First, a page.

Netflix, the streaming giant, had introduced a ‘keeper test’ a few years back to determine how much effort a leader or manager would put in to stop a team member from quitting. In the organisation’s own words, “If one of the members of the team was thinking of leaving for another firm, would the manager try hard to keep them from leaving?”. If employees failed the keeper test, they would be honourably paid a lavish severance package and the organisation would then go looking for a replacement who could make the team better. Neil Hunt, chief product officer, Netflix, was relieved from his position when he failed such a test, after an 18-year long tenure with the Company!
In case of Hunt, as per reports, Reed Hastings, CEO, Netflix, felt that the Company apparently had grown past its need for him. The test basically examines the managers’ assessment of each person under them, and how far they would go to retain them. A candidate would fail the test if the manager failed to root for them. It sounds extreme when a person’s fate is decided merely by a manager’s understanding and inclinations. Will such a scheme work in the Indian context? HR leaders we spoke to are quite divided on the subject.
“At times it’s not the habit of an organisation but the individual character which creates bias and a halo effect.”
Adil Malia, CEO, The Firm, believes in the new business normal — every resource has to justify its contributions to the creation of value through the process of fulfilling the enterprise’s purpose. Especially when times are tough, resources are scarce, budgets are challenged and loyalty is measured not in terms of time spent by an associate in an organisation but by his ability and passion to make continued contributions.
“One’s contributions over a sustained period of time in a particular organisation should ideally make one contribute much better to value creation. Hence, the more senior an employee, more the chances of his contributions being ‘X’ times higher than any new associate if he is agile, drives passionately, is innovative and has a learning mindset. He would thus end up being a natural choice to retain, given a Keeper Test. However, one cannot keep relying on past contributions and historical performances. One has to be current, relevant and contributing all the time,” Malia points out.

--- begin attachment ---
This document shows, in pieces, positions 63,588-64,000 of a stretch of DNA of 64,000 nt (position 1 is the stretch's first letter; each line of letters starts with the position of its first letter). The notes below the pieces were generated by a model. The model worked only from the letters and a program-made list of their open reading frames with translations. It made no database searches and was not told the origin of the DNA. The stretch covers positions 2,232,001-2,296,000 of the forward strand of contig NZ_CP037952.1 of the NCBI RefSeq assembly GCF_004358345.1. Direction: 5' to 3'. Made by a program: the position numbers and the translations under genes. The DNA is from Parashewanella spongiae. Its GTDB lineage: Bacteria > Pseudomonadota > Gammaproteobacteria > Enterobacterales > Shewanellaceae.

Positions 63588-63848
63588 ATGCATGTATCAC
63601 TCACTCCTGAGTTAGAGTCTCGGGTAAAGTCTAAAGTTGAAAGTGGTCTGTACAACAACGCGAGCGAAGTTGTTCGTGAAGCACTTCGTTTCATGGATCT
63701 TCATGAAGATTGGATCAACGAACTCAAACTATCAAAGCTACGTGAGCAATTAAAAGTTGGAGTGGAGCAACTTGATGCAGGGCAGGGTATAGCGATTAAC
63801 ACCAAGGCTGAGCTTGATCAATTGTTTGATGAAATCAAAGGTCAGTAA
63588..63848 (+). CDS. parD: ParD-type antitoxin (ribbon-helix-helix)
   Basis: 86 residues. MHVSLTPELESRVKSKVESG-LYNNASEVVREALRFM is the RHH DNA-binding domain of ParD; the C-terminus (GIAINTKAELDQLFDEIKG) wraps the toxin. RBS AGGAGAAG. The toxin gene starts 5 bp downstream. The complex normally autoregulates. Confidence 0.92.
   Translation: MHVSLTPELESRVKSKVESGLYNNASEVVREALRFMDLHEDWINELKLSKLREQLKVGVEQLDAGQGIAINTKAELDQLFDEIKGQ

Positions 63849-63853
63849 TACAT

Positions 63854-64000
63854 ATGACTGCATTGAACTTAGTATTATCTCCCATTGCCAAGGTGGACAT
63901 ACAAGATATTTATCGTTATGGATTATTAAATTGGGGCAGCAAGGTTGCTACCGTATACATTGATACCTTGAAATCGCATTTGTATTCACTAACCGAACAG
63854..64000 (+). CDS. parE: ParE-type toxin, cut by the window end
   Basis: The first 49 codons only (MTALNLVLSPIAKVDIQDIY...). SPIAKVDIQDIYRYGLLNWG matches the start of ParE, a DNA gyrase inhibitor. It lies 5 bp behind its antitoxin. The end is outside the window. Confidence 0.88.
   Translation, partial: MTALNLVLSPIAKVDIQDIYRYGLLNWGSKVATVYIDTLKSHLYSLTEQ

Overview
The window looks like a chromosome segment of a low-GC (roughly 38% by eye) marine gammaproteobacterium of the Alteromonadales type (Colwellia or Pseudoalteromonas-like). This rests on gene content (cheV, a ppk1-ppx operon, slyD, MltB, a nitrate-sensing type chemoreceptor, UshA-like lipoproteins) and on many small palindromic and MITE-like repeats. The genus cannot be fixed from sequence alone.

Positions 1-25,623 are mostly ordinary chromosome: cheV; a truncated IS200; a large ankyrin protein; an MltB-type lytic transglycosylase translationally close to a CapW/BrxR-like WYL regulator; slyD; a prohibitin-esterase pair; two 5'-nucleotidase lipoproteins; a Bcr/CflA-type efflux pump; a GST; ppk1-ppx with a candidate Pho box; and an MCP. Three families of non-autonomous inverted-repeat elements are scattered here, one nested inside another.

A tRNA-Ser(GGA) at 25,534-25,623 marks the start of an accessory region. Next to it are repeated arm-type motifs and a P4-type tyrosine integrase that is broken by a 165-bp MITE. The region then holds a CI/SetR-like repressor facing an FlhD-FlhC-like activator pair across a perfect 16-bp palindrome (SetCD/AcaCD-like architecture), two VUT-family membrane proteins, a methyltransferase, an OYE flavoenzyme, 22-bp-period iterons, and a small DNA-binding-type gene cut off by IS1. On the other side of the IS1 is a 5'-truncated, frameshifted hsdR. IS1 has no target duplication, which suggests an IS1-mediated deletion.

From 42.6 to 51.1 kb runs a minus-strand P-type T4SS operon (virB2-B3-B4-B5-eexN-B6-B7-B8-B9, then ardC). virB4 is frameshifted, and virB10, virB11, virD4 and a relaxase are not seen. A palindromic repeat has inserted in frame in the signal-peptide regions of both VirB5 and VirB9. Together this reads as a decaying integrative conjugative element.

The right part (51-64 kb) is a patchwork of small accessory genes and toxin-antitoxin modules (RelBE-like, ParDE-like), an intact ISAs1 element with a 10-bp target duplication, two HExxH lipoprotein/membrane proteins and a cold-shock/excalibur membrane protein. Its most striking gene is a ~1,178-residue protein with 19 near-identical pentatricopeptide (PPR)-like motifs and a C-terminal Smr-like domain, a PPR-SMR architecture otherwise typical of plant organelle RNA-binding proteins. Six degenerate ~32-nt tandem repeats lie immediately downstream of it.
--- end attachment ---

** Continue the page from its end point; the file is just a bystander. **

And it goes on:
Citing the example of MS Dhoni’s performance in the recently concluded IPL 2020, Malia reasons that everyone would have loved to not see him end his illustrious career panting on the field but walk away as a legend. “Beyond a point, the question to be asked is, ‘What is the cost one has to pay to retain a vintage celebrity vs the performance and contributions he can make to the organisation?’ The Keeper Test has relevance from that perspective.”
“It isn’t the star performers who actually create an organisation but the sustainers, who are anything between ‘average’ to ‘higher- than-good’.”
In the new challenging business model, no one gets to keep their job for free. But Malia does caution, “One has to be mindful that one is dealing with human beings who are nothing but pure bags of emotions. Empathetic leadership has to be mindful to maintain the balance. Just a one-off bad performance cannot lead to the ‘Keeper Test’ suggesting a hand shake. However, if depleting competencies and capabilities are observed over a period of time, dragging people on a career ventilator is not justifiable”.
If an organisation only aspires for star performers, the competition will get stiffer than it already is. One-upmanship to evolve continuously and more than the others may create an unhealthy work culture, where everyone is at each other’s throats. That would breed job insecurity rather than helping the organisation’s progress. Debjani Roy, chief HR officer (as advisor), Mind Your Fleet, feels it is a great idea to ensure a good hire, but it shouldn’t be done at the cost of a good performer. “It isn’t the star performers who actually create an organisation but the sustainers, who are anything between ‘average’ to ‘higher- than-good’. They are good managers who need to be there. Askew that ratio for a higher number of star performers, and people will be reaching out for each other’s throats as there will be too much aspiration and ambition, because it gets tougher at the top. Conversely, the middle rank or the sustainers, have mediocre or average aspirations. They want to do better than each other but their ambition doesn’t reach the sky. Their vision and the company’s do not spiral out.